April Showers Bring May Bugs
Posted on April 05 2023
Meet the Bugs.
Seemingly useless cousins to the beloved Honey and Bumble Bees, these are also contributing members of Mother Earth. Bees, Hornets, and Wasps are hardworking survivalists that help pollinate, demolish and more or less keep life on earth in rotation, from seed to flower to fruit and back again into dirt.
Oh…and they sting!
This is a cautionary tale about prevention.
If you want fewer yellow jackets, wasps and hornets in your yard, then spring is the time to take your stand.
Spring is when these bugs set up their homes in your eaves, lawn furniture, under picnic tables, inside the BBQ, inside the shed, near porch lights, under deck railings, pool decks, and other semi-sheltered outdoor locations.
It’s like they know you are going to be cooking some delicious food and serving it up JUST FOR THEIR ENJOYMENT! Who wouldn’t want to live at Ground Zero for a party?
You may even have a nest, or two, in your lawn waiting for your unknowing step —
Q: So, what do you do if you don’t want to cover your property in harmful chemicals?
A: You discourage new settlements as you find them, and you research less harmful ways to treat them. Many pest companies offer low toxicity approaches to insects, because as it turns out, you don’t really need to Nuke Bugs, you just need to discourage them.
I’m a hardcore DIYer, so my approach may not work for you,
But here are a couple ways I discourage yellow jackets, paper wasps, mud wasps and other pesky stingers.
CAUTION: DEFINITELY DO NOT ATTEMPT ANY OF THESE, IF YOU ARE DEATHLY ALLERGIC WHEN STUNG, OR HATE BEING STUNG.
• BBQ spatula with as long a handle as you can find.
• Hose with high pressure spray end (I like the fireman’s style twist nozzle)
• Bug Away Spray
• Tree trimming pole- or 10-15’ long stick.
During the day, watch for wasp activity around your home.
You may see yellow jackets zooming under your patio chairs, or clustering under a railing or stair. You may see paper wasp nests in the tree or high bush. You may see blobs of mud nest to your porch light. Make a list of all the places you see activity. This next month is the perfect time to start, but this is also applies to activity all summer and fall.
You may see hornets clustering in a section of yard. I have limits, so I have never attempted taking care of these myself. But, I have put a milk crate over the area and avoided mowing it all year.
I know, I should claim my turf, but it seemed safer to share. If I had one near the house, I would call a pest company.
In the early morning or late evening, yellow jackets and wasps are drowsy.
This when I act. I remove one nest per day, because this is a literal stirring up a hornet’s nest.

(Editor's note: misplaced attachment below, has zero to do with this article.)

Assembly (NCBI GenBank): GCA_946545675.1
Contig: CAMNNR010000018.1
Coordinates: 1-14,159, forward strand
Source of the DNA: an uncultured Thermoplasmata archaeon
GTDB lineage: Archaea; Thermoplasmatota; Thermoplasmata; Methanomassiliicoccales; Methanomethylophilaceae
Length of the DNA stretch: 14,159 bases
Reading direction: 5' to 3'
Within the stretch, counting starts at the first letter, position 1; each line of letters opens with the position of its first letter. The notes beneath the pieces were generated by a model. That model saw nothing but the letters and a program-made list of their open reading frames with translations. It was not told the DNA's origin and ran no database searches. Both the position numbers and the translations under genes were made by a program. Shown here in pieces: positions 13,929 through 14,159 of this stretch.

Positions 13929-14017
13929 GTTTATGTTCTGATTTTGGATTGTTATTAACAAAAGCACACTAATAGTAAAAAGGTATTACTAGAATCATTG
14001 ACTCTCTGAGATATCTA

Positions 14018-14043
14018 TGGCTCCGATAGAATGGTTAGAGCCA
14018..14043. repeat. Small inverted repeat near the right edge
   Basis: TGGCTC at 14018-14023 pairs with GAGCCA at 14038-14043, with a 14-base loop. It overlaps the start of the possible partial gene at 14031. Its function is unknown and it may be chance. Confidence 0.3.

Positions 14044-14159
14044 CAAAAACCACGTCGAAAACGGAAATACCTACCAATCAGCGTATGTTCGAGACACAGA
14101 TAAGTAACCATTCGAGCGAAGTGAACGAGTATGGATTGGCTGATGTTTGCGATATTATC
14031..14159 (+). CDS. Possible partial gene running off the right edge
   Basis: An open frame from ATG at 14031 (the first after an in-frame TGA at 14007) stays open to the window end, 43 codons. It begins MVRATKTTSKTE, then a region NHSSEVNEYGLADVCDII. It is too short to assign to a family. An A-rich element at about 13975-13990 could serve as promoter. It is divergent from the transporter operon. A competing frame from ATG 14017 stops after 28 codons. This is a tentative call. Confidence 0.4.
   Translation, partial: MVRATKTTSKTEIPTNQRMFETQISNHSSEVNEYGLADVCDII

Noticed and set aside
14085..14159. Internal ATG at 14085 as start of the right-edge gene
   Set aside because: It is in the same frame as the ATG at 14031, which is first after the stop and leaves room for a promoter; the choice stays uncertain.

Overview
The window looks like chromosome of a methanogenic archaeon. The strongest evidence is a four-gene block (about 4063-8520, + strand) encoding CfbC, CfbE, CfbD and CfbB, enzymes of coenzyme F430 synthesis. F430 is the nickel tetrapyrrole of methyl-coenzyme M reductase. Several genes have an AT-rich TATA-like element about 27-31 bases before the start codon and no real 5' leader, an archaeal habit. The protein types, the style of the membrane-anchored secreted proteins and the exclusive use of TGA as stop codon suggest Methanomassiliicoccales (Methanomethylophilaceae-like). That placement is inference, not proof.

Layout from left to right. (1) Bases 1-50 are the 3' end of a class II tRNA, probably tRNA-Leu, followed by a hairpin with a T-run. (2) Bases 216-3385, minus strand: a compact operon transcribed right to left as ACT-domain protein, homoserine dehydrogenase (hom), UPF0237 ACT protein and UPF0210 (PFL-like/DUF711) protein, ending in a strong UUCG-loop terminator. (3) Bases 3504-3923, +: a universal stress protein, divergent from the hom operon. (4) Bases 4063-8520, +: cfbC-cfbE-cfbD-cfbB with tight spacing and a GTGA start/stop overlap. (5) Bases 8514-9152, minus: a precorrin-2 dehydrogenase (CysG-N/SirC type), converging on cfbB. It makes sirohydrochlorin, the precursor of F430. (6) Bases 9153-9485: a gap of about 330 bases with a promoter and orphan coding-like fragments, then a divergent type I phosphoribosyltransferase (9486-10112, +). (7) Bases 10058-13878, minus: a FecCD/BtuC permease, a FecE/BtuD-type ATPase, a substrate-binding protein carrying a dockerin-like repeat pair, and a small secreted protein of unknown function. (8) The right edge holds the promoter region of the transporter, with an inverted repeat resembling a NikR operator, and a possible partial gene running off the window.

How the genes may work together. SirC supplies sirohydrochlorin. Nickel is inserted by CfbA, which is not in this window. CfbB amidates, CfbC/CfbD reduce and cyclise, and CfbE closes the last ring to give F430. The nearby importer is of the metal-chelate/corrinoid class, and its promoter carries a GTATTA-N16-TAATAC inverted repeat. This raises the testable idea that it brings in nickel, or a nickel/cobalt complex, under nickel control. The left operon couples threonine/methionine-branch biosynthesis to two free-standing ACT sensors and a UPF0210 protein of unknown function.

If it’s a small nest, I use the metal BBQ spatula. I quickly scrape the nest off the surface. I give ONE scrape. and before it falls to the ground, I run 10-20 feet away.
What I have found, is that when I dislodge their nest from the wall, railing, or underside of a chair, the yellow jackets don’t see the nest on the ground. They fly back to where it used to be, looking for it. They look confused, and soon fly away to rebuild.
Spray the spot with Bug Away.
Usually they rebuild elsewhere, but if they come back, I scrape their nest off again.
If the nest is larger than a golf ball, or out of arm’s reach, like on a wall or eave, then I use the water hose with a high pressure nozzle. The water gives you a safer distance, but it’s also easy to trip on the hose, if you panic that the wasps are coming for you.
But often they don’t come for me. They keep their eyes on the nest or more accurately, where the nest used to be.
I practiced on the little Yellow Jacket nests, tiny paper wasp nests and the mud wasp blobs with the spatula. I gained confidence.
I had one mishap early on because I forgot to put my dog in the house.
I scraped and ran. As I ran, so did my dog…right into me. I fell backwards, putting out my hand to soften the blow and broke my arm. it was Memorial Day and it did put a crimp in my summer.
In time I healed, and now, I always put my dog away before removing nests.
One year, we had a largish paper wasp nest in a tree near our deck. I was impressed, but the wasps were not respecting my space, even after I asked them to respect it. One day, at dawn, I used the tree trimming pole to dislodge the nest, threw the pole, and ran.
The nest fell. Wasps started zooming out. Of course, they were angry as hornets. I was out of range as I watched them swarming the branch. Wasps zoomed out of the nest as it lay on the ground and headed up into the tree. It was pretty active all day, but then they flew away. They rebuilt elsewhere.
This is the time of year, I watch for activity, and discourage, early and often.
I am not encouraging you to DIY. This is my personal solution for discouraging bugs without chemicals.
I have stacking Adirondack chairs that Yellow Jackets love to build nests on. This year, I am going to spray Bug Away on the backs and bottoms of the chairs and see whaat happens. i will report back with my findings.
Shake well! Spray often!
Use Bug Away Spray on your skin, clothing, back packs, shoes, dog, picnic table, screens, netting, blanket and more to create a force field of scent that bugs don’t like.
Bug Away has a light pleasing non-bug-spray-ey scent. You already know some of the essential oils in the blend:
Citronella. Cedarwood, Eucalyptus, Juniper Berry, Lavender, Lemon & Tea Tree
Bug Away reduces your need for chemicals. It’s important to understand that Bug Away is not a replacement for DEET and Picarin. There are times when you may want to use tested chemical bug repellents.
What I have found, living and raising my family in the outdoors, is Bug Away takes care of a lot of the nuisance that bugs bring.